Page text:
A microwave oven is a cooking appliance, which is predominantly used for more rapid cooking and heating than some other forms of heating.
The heat in a microwave oven comes from the excitement of molecules in the food, primary the water molecules (dielectric heating). The waves emitted from a magnetron tube (klystron) are channeled into a shielded metal compartment, where their energy is absorbed by the food molecules, raising their temperature quickly. The molecules in some foods, especially those containing large percentages of fats or oils, can reach a much higher temperature than the boiling point of water. These can heat rather quickly and may spatter.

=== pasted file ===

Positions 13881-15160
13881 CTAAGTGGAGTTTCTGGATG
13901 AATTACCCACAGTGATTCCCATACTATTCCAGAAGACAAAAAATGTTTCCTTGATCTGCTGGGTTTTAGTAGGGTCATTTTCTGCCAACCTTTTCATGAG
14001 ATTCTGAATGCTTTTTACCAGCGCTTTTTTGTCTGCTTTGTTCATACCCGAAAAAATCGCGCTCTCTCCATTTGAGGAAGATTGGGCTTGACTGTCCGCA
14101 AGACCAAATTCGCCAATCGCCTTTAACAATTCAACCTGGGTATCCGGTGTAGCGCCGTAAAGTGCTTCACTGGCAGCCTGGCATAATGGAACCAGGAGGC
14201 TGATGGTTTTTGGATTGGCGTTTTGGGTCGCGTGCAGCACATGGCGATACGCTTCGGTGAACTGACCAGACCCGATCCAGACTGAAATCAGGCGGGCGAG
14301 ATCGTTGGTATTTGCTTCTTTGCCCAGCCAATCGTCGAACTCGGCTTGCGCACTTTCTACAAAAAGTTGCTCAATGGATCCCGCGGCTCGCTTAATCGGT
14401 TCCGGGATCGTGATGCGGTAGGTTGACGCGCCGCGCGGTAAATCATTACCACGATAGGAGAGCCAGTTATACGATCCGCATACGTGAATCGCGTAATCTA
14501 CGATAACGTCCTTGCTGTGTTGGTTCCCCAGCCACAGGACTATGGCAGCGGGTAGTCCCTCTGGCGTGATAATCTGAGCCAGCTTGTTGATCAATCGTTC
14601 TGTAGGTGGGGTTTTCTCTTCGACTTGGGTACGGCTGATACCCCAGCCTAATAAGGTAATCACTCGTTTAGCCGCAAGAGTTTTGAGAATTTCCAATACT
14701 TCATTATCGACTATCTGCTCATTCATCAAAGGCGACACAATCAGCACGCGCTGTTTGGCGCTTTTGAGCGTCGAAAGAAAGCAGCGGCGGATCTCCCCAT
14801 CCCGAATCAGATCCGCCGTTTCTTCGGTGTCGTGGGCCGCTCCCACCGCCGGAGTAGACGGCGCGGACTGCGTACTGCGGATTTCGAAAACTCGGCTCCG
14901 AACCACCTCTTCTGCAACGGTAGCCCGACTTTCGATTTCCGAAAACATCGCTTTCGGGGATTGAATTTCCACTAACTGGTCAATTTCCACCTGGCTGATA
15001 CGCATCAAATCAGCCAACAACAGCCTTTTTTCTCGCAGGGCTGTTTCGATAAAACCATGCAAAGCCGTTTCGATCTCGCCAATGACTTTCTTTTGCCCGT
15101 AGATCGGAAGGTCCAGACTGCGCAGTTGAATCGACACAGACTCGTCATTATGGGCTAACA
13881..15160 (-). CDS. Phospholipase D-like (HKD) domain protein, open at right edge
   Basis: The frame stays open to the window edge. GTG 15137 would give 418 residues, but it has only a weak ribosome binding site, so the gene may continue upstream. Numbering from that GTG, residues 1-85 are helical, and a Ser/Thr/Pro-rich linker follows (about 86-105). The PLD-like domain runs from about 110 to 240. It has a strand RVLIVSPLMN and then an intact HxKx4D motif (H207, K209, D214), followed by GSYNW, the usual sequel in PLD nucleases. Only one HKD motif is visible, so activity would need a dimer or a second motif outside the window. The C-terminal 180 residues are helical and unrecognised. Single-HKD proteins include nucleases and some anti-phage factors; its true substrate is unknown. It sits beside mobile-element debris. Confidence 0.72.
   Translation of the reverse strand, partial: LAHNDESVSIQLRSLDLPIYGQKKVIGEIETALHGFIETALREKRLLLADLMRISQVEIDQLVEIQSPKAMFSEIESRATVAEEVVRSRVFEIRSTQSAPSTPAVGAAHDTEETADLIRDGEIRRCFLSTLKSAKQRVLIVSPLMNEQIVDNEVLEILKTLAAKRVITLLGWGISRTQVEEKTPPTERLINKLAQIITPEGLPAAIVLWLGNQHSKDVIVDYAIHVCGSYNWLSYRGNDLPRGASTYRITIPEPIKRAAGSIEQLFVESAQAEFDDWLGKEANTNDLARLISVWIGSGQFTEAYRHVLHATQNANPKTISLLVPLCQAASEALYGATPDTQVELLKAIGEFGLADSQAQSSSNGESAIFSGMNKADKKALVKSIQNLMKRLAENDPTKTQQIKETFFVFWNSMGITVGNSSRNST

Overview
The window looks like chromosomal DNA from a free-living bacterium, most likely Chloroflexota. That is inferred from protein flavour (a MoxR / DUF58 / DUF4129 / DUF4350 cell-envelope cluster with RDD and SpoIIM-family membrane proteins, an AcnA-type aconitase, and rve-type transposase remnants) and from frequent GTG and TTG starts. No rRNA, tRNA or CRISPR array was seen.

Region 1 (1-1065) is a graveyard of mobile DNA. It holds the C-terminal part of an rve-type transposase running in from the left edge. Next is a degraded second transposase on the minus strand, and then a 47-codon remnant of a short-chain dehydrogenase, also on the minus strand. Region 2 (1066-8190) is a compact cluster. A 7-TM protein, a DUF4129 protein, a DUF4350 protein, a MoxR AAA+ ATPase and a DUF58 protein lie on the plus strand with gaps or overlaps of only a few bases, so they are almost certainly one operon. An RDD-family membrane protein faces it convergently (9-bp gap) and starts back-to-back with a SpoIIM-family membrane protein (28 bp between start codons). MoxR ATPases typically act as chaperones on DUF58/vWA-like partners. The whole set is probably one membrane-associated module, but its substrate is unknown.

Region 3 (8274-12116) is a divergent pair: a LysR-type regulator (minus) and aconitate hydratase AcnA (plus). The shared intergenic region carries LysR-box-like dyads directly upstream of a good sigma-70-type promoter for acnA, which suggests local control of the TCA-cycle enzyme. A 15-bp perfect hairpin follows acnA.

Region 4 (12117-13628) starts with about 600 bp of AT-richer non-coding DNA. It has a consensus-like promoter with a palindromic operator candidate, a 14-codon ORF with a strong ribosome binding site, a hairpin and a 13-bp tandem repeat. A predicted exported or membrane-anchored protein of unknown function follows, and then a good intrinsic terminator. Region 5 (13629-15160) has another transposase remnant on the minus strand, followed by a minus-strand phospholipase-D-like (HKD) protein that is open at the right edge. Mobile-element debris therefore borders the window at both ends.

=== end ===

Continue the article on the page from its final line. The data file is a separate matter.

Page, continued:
Popular uses of microwave ovens include heating water for coffee or tea, quickly reheating refrigerated foods, and popping popcorn. The ovens have become a staple appliance in Western kitchens since their invention in 1947. Because the wavelength is the same as early radars, the original microwave from the Raytheon Corporation was called the Radarrange.